It is important that we teach our children to respect those in authority, not just for our own sake, though they need to respect their parents, but also because it encourages a respect for God. If we learn young to respect the authority we can see, then respecting God's authority as we get older because second nature. This passage tells us to make sure to give extra honour to those who rule well. If the elder is someone who has proven themselves faithful, then make sure they get the honour they deserve.

On the flip side, make sure that your children also see the consequences of not ruling well. We always want to be very careful before making an accusation against someone in authority. Not that they are never wrong but like David, we don't want to speak against the Lord's anointed and ruin their witness, especially if we are wrong. But, if we know something to be true, then handling it in an appropriate way is necessary. Our children need to know that sin is sin, even if it is someone in authority. When an elder sins, because of their public standing, they must be rebuked publicly. No sweeping under the rug because they are leaders. That is the main reason we need to be sure of what we are saying before we say it. What may start as an angry vent, can turn into something much bigger.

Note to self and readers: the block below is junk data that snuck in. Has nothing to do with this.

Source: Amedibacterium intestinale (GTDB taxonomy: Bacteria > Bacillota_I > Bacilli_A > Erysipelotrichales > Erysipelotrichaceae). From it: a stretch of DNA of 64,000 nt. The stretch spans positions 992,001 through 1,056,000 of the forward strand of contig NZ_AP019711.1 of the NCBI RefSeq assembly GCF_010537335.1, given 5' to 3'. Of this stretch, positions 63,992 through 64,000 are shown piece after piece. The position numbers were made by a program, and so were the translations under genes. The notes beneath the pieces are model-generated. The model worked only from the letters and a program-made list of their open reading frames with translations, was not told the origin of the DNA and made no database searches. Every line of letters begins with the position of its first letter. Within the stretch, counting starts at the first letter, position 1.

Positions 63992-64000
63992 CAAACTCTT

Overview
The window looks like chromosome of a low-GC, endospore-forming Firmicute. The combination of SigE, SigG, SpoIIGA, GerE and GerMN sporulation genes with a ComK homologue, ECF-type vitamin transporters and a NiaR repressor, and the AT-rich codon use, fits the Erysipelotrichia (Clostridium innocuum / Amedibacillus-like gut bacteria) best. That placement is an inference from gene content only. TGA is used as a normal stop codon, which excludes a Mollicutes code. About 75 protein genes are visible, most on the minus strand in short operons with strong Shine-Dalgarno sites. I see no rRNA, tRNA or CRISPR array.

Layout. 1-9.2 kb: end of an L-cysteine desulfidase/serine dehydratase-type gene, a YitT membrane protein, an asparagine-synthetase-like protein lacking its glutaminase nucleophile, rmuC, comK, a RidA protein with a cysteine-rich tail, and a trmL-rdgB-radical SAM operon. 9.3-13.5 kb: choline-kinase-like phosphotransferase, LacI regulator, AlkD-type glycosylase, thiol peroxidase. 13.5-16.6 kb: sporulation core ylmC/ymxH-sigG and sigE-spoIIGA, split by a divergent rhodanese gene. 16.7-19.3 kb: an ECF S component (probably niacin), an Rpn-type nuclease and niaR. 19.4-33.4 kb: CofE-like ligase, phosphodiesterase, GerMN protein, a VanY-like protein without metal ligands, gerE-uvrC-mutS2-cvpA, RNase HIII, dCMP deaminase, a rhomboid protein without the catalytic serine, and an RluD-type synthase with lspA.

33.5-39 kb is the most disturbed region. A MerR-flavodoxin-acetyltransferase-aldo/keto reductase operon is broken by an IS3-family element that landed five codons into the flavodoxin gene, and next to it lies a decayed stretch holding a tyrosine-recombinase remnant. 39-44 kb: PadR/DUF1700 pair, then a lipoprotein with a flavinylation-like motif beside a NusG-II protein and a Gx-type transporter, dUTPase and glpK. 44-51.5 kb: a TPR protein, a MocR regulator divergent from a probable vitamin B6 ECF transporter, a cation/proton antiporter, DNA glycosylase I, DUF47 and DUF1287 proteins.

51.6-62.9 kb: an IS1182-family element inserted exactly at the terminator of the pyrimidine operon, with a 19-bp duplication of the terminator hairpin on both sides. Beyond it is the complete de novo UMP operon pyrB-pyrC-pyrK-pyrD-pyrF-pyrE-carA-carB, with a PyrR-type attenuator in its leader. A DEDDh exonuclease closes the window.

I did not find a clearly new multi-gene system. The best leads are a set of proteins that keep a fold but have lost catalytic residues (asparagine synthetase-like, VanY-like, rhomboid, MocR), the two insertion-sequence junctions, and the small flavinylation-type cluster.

(Note: When we are talking of sin, the public nature is referring to those sins that affect the Body. The same standard that applies to the Body, applies to the elders. If they are living unrepentant or a lifestyle of sin, then is the time for public rebuke. A sin committed and repented of needs no more further action than if someone of no public standing had done it.)

Blessing, friends!

Thursday, December 4, 2014

Paul's Parenting Principles- I Timothy 5:1-2

I Timothy 5:1-2

Rebuke not an elder, but intreat him as a father; and the younger men as brethren; The elder women as mothers; the younger as sisters, with all purity.